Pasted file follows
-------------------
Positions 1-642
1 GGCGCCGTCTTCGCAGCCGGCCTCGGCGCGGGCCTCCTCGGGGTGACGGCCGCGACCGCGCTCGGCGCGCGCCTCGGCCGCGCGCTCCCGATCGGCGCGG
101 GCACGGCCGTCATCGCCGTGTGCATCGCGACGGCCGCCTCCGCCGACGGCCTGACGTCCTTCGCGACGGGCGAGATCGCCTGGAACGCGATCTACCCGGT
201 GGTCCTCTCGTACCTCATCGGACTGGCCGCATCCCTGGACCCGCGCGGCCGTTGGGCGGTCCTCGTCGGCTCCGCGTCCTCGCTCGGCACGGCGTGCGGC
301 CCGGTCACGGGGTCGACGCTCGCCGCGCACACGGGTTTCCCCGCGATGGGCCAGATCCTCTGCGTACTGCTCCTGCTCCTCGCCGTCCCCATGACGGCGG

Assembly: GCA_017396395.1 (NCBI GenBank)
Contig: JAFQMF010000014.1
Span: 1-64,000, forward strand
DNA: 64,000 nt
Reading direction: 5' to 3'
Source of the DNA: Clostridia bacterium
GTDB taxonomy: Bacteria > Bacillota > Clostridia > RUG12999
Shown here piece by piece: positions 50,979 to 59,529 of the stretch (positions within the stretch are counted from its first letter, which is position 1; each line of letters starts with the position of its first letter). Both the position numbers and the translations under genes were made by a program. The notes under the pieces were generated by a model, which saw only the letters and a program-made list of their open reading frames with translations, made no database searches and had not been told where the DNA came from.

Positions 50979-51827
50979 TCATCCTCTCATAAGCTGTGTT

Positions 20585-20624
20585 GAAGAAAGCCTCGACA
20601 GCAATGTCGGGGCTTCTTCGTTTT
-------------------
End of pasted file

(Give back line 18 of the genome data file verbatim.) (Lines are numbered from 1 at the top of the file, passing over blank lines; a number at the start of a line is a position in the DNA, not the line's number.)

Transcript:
20601 GCAATGTCGGGGCTTCTTCGTTTT